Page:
Putting displays in front of your eyes to mimic the experience of a massive private screen, TCL’s $899 NXTWEAR G Glasses have some serious sci-fi potential. But will they kickstart a new category of wearable TVs, or be relegated to being a forgettable gimmick?
Unlike the smart glasses that were all the rage a few years ago, and were all-but abandoned because they required technology and a willingness to relinquish privacy that didn’t quite exist yet, the NXTWEAR G does not feature cameras or other smarts. It’s a screen that you wear as glasses, which can display content from your attached smartphone, tablet or laptop, giving you the equivalent of watching a 140-inch (357 cm) TV.
I must admit that when I first heard about them, I imagined them to be both better and worse than they actually are. Using them, it’s quite clear that they’re first-generation technology; they’re a bit clunkier than they perhaps should be, and the fit isn’t as good as it could be, but the potential is huge.
Unlike VR goggles, you’re not shut off from the rest of the world. Instead, you can see a significant amount of the world around you, particularly below the glasses. They take up around three fifths of my field of view, which means they’re useful as a compact second screen when working with a laptop on the couch.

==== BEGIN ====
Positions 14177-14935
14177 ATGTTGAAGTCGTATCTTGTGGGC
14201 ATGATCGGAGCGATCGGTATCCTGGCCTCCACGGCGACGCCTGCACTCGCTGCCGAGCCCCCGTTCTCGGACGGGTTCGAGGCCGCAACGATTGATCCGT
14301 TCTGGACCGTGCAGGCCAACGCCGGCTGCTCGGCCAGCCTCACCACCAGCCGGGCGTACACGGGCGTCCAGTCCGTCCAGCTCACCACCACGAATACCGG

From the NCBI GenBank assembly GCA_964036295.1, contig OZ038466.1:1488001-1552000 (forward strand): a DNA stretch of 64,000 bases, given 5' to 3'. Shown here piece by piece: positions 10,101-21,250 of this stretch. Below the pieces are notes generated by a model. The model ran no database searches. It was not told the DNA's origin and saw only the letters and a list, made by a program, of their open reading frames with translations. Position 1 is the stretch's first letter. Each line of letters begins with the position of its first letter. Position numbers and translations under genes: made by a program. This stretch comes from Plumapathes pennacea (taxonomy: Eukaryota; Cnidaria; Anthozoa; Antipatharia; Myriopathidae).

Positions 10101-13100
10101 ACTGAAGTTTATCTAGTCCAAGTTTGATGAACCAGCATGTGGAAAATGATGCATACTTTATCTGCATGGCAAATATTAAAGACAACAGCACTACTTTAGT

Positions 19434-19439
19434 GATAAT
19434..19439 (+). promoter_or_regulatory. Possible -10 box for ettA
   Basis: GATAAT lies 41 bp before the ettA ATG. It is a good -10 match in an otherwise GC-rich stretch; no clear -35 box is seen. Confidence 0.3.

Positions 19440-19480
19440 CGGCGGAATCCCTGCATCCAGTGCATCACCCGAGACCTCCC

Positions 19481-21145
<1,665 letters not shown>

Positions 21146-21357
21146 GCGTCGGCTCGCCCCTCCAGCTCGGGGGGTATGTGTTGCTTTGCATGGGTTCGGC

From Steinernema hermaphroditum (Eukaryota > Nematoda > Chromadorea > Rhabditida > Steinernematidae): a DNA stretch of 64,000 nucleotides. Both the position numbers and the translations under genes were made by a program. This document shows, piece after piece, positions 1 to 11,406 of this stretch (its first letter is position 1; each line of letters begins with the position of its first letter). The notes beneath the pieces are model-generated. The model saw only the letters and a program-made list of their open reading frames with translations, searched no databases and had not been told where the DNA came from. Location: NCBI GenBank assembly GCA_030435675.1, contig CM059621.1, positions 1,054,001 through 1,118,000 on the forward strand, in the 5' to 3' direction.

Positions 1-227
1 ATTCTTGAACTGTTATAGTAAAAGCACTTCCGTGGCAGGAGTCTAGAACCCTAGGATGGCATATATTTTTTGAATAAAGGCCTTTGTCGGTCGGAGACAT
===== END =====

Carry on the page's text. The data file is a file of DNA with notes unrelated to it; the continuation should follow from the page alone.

I expected to be able to look around and have multiple screens up while using them, but again that’s a VR feature. Having the image stay where it is in the glasses means you can get comfortable at whatever weird angle you want and have the screen stay in the perfect spot. That would be fantastic for someone who has trouble keeping their head still (like with Parkinson’s or a similar disease), or someone recovering from surgery, or if you’re watching something in bed and are particular about your comfortable angles.
Having to have the glasses plugged in on a relatively short metre-long USB-C cable does reduce its potential uses, and plugging into something like an iPhone or Xbox that doesn’t natively support video over USB-C is problematic. But the longer I use them, the more I wish I had them when I used to spend all my time on long-haul flights. They’d also be so great for watching TV in bed while your partner sleeps without a disturbing light, or for having a big display in a tiny office or while on the move.
The glasses sport full HD resolution, but can display from 4K sources and support 3D content, if you can find it. They also have integrated stereo speakers.
Of course, they’re not perfect. A 140-inch screen sounds much bigger and more engrossing than it really is (it’s more like you’re sitting a reasonable distance from a large screen), and having to rely on the controls of whatever device you’re using means that you can be limited with magnification and navigation.